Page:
Saudi Arabia is staging its inaugural grand prix this weekend after securing a lucrative long-term deal, a move which has resulted in F1 being accused of sportswashing to cover up human rights issues in the country. 

The country has faced heavy criticism over its LGBTQ+ laws and treatment of women, who were only allowed to get behind the wheel of a car in 2018 after a decades-old ban was lifted. 

“I was thinking of what I can do and we have so much attention or focus on negative examples when it comes to shortcomings of certain countries in regard to maybe human rights and other things,” Vettel said on Thursday. 

“I really try and think of the positives so I set out my own karting event today under the hashtag ‘Race For Women’, and yeah we had i think a group of seven to eight girls and women on the track, and yeah set up a nice event only for them. 

“I was trying to pass on some of my experiences in life and on track to do something together to grow their confidence. 

“Obviously in Saudi Arabia women have only been allowed since 2017 [the ban was lifted in June 2018] to drive a car so some of them had a license others they did not. 

“Some of them were huge F1 enthusiasts, others had nothing to do with F1 or racing before today, so it was a good mix of women from different backgrounds and a great event, everyone was extremely happy and I was extremely inspired by their story and background, their positivity about the change in the country. 

“It’s true if we look from a western or European lens there’s still lots of things that should be improved and have to be addressed but it’s also true that some things are changing and for those people they make a huge difference. 

“In the end it’s very difficult for us coming to a country where we spend maybe only a couple of days and trying to be a perfect judge by not knowing the background exactly and the people inside out.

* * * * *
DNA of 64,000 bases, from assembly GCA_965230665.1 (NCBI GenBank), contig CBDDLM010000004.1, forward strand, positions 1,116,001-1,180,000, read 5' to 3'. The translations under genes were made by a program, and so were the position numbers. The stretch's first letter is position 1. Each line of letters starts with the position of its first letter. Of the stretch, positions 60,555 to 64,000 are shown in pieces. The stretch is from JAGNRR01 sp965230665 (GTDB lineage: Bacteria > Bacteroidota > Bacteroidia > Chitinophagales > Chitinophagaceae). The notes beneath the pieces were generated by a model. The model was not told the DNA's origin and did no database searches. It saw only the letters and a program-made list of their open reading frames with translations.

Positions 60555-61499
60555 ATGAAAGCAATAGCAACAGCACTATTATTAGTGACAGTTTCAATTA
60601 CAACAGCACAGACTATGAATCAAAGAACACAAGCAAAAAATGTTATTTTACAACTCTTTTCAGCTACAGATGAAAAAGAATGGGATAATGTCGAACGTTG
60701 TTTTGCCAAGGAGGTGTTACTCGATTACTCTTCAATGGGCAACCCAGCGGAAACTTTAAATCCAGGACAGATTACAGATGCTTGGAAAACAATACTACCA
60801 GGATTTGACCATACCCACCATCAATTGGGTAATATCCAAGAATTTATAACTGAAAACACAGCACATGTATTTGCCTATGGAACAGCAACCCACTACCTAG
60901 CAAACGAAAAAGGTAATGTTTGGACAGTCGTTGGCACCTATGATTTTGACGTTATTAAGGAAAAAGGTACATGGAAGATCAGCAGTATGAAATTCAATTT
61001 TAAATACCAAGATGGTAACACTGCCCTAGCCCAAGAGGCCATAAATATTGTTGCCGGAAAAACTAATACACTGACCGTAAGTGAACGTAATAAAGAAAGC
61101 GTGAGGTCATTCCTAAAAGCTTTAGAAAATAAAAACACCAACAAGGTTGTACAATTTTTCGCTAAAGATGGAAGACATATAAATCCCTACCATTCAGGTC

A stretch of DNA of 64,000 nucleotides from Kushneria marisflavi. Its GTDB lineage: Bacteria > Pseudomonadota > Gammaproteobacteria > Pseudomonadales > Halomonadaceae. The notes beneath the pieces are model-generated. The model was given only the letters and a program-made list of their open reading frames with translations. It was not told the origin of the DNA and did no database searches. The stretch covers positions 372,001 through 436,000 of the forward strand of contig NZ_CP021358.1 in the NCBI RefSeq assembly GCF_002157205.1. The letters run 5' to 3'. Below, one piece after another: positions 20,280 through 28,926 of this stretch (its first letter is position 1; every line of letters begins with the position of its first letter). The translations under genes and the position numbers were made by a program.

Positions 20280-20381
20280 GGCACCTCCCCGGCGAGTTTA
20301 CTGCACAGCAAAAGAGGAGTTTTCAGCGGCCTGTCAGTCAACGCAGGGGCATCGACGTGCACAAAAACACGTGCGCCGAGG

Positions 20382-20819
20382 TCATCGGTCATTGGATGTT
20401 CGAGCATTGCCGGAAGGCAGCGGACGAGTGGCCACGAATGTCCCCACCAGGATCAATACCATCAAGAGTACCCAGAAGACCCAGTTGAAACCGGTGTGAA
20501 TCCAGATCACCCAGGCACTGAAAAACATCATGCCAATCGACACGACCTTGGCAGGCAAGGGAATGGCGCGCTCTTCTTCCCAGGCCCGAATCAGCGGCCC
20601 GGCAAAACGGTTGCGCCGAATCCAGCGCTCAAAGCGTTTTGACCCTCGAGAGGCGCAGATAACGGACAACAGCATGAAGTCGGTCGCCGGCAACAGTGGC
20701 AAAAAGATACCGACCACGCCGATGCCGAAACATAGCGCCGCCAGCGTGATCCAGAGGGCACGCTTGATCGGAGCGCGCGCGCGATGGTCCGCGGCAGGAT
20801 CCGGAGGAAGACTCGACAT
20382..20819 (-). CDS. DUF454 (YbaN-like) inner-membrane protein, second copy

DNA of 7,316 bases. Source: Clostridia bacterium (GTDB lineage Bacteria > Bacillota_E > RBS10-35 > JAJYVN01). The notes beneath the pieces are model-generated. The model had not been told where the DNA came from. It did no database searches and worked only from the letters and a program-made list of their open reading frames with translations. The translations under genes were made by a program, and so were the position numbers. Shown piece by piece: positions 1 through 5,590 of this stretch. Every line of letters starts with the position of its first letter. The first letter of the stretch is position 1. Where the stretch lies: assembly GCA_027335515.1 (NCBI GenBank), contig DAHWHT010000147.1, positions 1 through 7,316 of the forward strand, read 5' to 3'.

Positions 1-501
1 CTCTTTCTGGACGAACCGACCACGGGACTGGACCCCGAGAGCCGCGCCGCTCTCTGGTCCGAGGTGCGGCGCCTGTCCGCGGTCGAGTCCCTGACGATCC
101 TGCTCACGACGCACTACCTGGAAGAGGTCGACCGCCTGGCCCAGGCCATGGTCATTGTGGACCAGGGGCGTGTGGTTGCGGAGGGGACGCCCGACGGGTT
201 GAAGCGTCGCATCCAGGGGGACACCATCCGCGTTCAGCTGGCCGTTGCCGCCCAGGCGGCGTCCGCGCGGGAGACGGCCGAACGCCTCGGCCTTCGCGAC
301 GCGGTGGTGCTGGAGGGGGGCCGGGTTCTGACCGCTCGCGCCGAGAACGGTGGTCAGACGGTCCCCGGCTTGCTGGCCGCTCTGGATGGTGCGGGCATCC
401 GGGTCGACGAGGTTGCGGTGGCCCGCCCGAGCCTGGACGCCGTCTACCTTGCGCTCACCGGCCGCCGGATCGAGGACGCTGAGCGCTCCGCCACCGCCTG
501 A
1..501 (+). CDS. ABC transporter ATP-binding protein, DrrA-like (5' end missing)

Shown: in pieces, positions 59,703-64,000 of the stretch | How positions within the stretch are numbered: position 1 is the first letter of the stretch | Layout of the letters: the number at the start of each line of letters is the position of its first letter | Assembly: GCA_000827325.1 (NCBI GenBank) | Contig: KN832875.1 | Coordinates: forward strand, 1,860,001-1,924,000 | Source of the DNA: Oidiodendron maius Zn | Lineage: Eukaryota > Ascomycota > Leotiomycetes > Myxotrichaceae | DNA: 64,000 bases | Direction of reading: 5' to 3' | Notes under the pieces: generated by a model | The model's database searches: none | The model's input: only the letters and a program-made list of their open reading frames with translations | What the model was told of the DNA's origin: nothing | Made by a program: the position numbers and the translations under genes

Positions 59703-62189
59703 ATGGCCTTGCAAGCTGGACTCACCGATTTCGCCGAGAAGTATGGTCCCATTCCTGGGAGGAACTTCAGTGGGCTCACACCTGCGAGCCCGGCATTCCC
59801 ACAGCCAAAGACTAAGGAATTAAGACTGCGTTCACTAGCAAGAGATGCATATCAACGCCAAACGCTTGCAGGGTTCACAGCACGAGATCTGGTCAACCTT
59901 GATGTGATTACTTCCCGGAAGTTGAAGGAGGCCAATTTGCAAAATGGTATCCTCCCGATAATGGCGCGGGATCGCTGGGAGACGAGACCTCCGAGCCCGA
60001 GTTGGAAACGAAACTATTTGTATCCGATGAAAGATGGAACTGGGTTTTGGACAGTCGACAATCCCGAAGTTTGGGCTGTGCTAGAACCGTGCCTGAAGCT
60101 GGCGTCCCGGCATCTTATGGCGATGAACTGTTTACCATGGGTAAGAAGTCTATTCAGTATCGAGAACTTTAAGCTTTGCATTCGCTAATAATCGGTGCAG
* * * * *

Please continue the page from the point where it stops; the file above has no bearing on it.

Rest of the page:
“This way for me it was important to get to know some of these women and it was a very inspiring day and a great way to kick off the weekend, and that’s the main thing, focusing on the positive.” 

Seven-times world champion Lewis Hamilton admitted that he doesn’t feel entirely comfortable about racing in Saudi Arabia due to the country’s human rights record. 

Rather than focusing on negatives, Vettel said he finds it more inspiring to learn about the positive steps that are being taken. 

“I think it’s clear that some things aren’t going the way they should but that’s our point of view,” he added. “It’s also probably true that things take time and it’s a progress. 

“I would love to change the world in some things overnight but who I am to judge about right and wrong, I think that’s a slippery slope. It’s true that in some countries, some shortcomings are bigger than in others. 

“Much more inspiring I find is to highlight the positives and listen to those who have been touched and whose life has been improved. 

“To see today these women, the confidence they had and maybe in the area that is male-dominated when it comes to driving and racing, to give them the chance and the focus, it’s been great and it’s given me a lot of pleasure as well.”